In an increasingly materialistic and secular world, a deadly math has set up. It is deadly because it has rejected the spiritual math of God and of spiritual goods.
What is meant by “spiritual math”? It is a math that recalls that spiritual goods, in themselves, do not admit of division and subtraction, but only of multiplication and addition. Rather than diminishing, spiritual goods grow when shared. And this is a critical math never to forget.
This “strange,” spiritual math is announced in the opening moments of the Great Easter Vigil. During the Paschal Proclamation (more widely known as the Exsultet) comes a line that speaks to the reality of the Paschal candle, of a Church now ablaze with hundreds of smaller candles lit from it and held by worshipers:
A fire into many flames divided, yet never dimmed by sharing its light!
Yes, here is declared the divine economy, the mathematics of spiritual goods. The flame is divided but undimmed. This is a strange sort of division and subtraction; it’s not really division or subtraction at all, for nothing is lost and all is gained! We struggle for words to describe it. We speak of “division,” but really we experience something closer to distribution. And thus something “divided” becomes more, not less of what it is.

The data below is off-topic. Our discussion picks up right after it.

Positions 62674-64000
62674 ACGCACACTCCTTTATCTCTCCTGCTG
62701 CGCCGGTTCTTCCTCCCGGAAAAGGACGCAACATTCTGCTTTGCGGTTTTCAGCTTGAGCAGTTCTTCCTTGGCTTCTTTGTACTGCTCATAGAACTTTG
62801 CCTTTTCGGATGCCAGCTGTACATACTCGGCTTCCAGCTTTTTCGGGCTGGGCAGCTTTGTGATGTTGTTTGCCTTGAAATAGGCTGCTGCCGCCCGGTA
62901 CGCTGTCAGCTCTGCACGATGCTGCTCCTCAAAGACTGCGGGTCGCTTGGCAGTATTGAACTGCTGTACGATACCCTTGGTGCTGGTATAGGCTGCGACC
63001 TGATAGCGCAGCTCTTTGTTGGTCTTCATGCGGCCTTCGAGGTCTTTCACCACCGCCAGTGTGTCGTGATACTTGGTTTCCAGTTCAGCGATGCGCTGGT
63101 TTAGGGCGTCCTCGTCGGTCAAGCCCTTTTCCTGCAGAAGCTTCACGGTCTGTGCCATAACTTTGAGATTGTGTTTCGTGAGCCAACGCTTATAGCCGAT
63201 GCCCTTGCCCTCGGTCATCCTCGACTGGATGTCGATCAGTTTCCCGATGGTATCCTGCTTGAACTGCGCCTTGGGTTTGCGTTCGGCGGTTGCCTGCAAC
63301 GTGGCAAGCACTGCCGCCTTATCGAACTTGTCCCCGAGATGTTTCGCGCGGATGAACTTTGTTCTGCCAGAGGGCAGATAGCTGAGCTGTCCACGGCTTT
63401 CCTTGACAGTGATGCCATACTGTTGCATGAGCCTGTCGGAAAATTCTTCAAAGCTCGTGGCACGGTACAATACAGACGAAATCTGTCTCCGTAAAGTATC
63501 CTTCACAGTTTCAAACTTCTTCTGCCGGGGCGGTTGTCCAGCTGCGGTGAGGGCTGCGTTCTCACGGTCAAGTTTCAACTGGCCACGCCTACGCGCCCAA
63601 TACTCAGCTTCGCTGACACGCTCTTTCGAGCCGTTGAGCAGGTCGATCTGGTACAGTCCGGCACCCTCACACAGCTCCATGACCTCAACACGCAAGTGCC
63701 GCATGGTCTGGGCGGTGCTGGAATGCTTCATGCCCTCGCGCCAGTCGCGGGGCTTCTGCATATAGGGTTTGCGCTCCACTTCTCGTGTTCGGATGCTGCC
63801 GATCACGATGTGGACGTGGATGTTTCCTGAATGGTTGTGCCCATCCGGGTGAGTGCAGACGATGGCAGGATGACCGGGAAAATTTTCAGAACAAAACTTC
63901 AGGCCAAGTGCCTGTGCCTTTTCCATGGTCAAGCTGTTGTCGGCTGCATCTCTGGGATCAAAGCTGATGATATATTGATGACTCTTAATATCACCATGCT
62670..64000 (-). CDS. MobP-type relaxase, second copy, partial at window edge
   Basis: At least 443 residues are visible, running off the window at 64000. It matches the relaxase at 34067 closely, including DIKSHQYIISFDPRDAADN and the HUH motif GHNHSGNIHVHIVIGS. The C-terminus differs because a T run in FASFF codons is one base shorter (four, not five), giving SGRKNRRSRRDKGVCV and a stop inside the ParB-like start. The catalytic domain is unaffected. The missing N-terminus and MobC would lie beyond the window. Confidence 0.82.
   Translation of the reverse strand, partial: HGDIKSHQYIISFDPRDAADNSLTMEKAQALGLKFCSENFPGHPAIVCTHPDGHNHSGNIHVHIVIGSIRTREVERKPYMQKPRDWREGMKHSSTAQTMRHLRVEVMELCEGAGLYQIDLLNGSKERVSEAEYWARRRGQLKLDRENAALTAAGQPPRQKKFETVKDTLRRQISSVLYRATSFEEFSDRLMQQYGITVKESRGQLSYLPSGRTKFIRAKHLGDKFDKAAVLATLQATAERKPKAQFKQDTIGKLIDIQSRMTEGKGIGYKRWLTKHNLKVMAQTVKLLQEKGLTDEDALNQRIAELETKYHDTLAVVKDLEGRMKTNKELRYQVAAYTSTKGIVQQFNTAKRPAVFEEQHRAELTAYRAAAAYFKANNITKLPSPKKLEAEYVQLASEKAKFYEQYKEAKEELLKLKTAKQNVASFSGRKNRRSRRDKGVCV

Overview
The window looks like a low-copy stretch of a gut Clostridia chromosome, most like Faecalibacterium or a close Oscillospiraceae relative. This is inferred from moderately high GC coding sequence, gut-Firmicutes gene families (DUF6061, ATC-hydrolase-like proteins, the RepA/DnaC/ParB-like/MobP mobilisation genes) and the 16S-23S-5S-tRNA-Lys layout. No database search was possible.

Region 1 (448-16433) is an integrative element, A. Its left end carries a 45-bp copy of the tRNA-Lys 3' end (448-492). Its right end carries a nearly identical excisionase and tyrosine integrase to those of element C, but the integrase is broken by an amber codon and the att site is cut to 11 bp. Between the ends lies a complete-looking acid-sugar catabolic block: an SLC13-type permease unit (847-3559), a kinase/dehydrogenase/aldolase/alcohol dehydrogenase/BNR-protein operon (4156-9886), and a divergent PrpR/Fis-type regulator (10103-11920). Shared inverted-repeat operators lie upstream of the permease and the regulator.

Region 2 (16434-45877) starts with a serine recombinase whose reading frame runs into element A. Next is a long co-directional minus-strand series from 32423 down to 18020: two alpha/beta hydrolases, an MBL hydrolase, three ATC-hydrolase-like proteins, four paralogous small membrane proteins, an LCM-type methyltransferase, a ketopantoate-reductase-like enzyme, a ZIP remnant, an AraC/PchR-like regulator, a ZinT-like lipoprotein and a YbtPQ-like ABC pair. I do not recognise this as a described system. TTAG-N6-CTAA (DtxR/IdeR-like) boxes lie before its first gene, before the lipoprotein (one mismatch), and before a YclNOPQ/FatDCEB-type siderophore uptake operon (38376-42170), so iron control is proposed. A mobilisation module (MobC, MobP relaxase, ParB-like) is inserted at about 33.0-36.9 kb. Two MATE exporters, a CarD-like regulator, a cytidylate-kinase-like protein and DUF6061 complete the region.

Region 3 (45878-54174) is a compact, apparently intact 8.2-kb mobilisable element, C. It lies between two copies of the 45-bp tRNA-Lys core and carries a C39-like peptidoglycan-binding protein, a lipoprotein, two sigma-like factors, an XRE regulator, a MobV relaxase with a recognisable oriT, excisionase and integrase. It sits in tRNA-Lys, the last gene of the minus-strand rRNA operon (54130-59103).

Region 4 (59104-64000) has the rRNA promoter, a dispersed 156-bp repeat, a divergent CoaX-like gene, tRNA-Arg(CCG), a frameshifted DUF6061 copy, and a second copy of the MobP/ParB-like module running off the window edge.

A modern analog of this insight is, “Hugs multiply when shared.”
As always, St. Thomas Aquinas expresses well this paradoxical math and the truth of spiritual goods:
Contrary to spiritual goods, material goods divide men because they cannot belong simultaneously and integrally to a number (Summa Theologica, IIIa q. 23 art. 1, ad 3um).
And he states the complementary truth, Spiritual truths can be possessed by many at the same time unlike material goods (Summa Theologica, IIa IIae q. 28 a. 4).
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